where, glXXXXX(xxx,xxx,xxxx) represents any permissible source statement and, preferably, a call to library 32.

A preferred methodology used by the recorder to partition the source code files 40 is shown in FIG. 5. In step 80, the recorder increments the line count to indicate how many lines will be written to the current subfunction. According to step 82, if that count falls below a preset maximum, such as 1000, the source code corresponding for the current intercepted call is written to the current subfunction (step 84). Otherwise, the current subfunction is closed (step 86) and the function count is incremented (step 81). In step 83, the recorder tests whether the function count exceeds a threshold, e.g., 50. If so, the recorder closes the current source code file, opens a new file (step 85) and resets the function count (step 87). If not, the recorder starts a new subfunction in the current file (step 88), with an appropriate subroutine declaration. At the same time, the line count is reset, e.g., to zero (step 89). To insure that source code written to the new subfunction will be invoked, the master source code file is updated to include a call to it (step 90). Finally, in step 84, the source code for the intercepted call is written to the current subfile.

Referring back to steps 64 and 70, if the intercepted instruction does not refer to a window and if it does not access data by reference, the recorder utilizes step 68 to record a source code instruction corresponding to the intercepted call to the source code file 40. Thus, for example, source code corresponding to an intercepted call that accesses data by value is stored in file 40 (with the referenced data).

In accord with the operations discussed above, after execution of the applications program 30 has ceased or recording has been disabled (per controller 38), the information stored in source code file(s) 40 and data file 42 can be utilized to analyze the applications program 30 and library 32. More particularly, that information can facilitate analysis of the applications program's call sequence or its usage of library 32.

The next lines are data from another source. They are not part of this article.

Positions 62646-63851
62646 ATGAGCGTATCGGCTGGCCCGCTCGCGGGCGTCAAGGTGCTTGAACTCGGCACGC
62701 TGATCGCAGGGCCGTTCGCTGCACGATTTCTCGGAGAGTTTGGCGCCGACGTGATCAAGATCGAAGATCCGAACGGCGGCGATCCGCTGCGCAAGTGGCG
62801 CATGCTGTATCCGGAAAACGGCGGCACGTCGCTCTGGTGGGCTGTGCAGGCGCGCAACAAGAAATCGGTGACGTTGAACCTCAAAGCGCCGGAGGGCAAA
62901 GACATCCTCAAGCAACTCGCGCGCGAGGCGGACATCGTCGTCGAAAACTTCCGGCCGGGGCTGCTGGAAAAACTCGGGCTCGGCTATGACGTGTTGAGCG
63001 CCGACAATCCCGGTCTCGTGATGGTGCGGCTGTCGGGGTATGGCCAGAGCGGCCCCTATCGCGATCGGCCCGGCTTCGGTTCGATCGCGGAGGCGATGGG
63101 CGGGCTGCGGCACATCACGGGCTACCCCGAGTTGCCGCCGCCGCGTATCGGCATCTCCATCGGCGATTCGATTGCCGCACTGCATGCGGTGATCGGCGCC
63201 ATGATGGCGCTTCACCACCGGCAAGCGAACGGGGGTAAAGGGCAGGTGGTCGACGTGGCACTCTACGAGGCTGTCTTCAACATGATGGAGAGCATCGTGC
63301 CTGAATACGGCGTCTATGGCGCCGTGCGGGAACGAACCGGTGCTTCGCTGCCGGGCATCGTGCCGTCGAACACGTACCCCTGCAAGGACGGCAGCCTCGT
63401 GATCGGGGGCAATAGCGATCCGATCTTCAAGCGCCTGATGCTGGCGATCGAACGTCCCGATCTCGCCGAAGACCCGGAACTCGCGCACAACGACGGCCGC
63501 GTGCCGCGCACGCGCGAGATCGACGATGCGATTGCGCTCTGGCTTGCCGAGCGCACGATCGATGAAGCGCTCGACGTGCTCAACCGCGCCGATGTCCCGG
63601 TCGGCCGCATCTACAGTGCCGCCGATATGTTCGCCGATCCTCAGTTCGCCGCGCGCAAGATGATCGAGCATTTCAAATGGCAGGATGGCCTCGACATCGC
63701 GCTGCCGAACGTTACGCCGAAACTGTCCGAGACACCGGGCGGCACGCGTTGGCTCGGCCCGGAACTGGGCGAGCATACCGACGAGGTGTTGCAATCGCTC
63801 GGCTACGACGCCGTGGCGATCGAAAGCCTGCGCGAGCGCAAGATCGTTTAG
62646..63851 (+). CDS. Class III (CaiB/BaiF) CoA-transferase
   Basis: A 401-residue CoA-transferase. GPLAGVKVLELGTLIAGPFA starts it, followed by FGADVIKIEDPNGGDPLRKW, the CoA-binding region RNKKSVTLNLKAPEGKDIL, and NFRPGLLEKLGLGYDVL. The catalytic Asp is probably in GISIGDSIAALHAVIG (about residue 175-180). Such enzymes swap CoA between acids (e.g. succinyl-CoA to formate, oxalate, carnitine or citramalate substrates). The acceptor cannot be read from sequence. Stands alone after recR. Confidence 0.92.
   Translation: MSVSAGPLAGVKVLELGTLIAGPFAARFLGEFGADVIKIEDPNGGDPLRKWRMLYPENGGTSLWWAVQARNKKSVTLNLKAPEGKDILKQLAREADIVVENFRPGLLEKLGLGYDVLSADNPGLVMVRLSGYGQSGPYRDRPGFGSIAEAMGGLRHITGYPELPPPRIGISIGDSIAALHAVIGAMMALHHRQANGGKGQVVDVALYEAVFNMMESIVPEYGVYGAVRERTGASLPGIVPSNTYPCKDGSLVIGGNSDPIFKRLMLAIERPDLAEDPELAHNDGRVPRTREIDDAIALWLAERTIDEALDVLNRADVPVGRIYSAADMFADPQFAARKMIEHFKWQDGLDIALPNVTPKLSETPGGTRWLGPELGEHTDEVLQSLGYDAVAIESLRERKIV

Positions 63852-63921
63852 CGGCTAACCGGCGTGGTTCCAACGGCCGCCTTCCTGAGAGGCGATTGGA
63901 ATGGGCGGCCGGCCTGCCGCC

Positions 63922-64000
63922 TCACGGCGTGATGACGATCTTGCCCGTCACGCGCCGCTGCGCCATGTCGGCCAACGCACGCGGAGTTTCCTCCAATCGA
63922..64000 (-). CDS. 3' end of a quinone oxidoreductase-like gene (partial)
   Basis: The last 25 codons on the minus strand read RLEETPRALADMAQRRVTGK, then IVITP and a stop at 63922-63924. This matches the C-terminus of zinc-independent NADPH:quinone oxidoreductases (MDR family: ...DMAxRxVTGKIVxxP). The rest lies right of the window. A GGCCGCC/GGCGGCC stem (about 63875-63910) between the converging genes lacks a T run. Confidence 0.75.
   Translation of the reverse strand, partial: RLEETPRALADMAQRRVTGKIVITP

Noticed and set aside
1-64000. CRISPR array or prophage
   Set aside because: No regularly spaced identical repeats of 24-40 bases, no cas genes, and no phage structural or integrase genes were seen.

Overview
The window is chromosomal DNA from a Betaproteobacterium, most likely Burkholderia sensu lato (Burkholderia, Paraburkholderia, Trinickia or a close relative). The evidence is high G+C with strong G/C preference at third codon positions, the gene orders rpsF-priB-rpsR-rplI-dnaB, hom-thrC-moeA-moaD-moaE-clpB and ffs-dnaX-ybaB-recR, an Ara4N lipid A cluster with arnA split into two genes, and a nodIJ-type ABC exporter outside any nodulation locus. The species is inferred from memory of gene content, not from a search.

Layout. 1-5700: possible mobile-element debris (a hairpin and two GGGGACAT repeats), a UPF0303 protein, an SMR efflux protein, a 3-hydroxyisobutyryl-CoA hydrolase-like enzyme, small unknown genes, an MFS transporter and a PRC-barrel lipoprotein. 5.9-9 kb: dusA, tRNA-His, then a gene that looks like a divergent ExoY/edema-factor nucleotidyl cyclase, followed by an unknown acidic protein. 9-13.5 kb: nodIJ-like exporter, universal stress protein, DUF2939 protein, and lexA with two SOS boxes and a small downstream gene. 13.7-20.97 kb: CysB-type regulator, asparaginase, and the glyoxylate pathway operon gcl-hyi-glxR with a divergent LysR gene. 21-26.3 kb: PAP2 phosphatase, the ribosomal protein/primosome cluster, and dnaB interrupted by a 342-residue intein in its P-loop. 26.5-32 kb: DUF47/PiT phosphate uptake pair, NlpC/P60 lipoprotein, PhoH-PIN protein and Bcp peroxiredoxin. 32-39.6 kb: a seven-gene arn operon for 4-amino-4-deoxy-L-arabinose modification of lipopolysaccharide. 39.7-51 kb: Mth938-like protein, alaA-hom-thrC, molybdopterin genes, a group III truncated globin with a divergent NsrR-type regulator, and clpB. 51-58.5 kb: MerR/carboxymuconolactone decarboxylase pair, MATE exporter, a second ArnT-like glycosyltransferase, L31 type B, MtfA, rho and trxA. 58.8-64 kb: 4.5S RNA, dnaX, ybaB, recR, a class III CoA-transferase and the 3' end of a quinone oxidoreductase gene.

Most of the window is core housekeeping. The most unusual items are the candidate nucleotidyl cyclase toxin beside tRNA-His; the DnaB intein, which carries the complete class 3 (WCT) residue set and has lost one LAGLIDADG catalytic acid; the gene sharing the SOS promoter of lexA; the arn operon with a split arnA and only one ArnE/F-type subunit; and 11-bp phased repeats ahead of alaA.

At a minimum, the source code statements contained in file(s) 40 provide a trace of calls issued by applications program 30 to library 32. Unlike prior art traces, however, the statements contained those files are compilable. Thus, they can be compiled and executed on digital data processing system 5 or on another such system 44. The advantage of this is that it permits the programmer to test, e.g., on system 5, those aspects of the applications program that specifically relate to the traced library. For example, if the applications program 32 normally runs unexpectedly slowly or crashes, execution of the compilable trace in file(s) 40 will help the programmer isolate the cause. Another advantage is that it permits the programmer to determine whether traced calls are compatible with other systems, e.g., system 44.

The invention also contemplates analysis of the source code in file(s) 40 via use of analyzer 46. The analyzer 46 utilizes the methodologies described in copending, commonly assigned U.S. patent application Ser. No. 08/775,272, filed concurrently herewith, by inventors John M. Brown and Gautam Mehrotra, the teachings of which are incorporated herein by reference.

In accord with that application, the analyzer 46 can intercept graphics calls issued during execution of the source code file(s) 40 and identify primitives rendered by such execution, along with the graphical states (such as illumination, shading, texture, and so forth) in which those primitives are rendered. Alternatively, analyzer 46 can interpret directly the source code contained in file(s) 40 directly (i.e., without actual execution of the code), in accord with the methodology of FIG. 3 of that application.

Analyzer 46 also preferably reports the results of that analysis in the manner described in connection with element 40, of FIG. 2, of that application. To wit, the analyzer generates a report cataloging the primitives by the states in which they are rendered, along with a list of the primitives rendered in that state.

Described above are improved methods, meeting the foregoing objects, for analyzing usage of a software library applicable, for example, in analysis of calls issued during the generation of graphical images. It will be appreciated that the embodiments shown in the drawings and described above are merely supplied by way of example and that other embodiments incorporating modifications thereto fall within the scope of the invention. Thus, for example, it will be appreciated that, although the foregoing examples were based on calls provided in the OpenGL library, the invention can be used with other graphics and non-graphics software libraries, as well as with other individual routines or collections of routines (whether or not they constitute libraries).

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Classifications
U.S. Classification717/127, 714/E11.212, 714/E11.211, 717/130
International ClassificationG06F11/36, G06F11/28
Cooperative ClassificationG06F11/3636
European ClassificationG06F11/36B5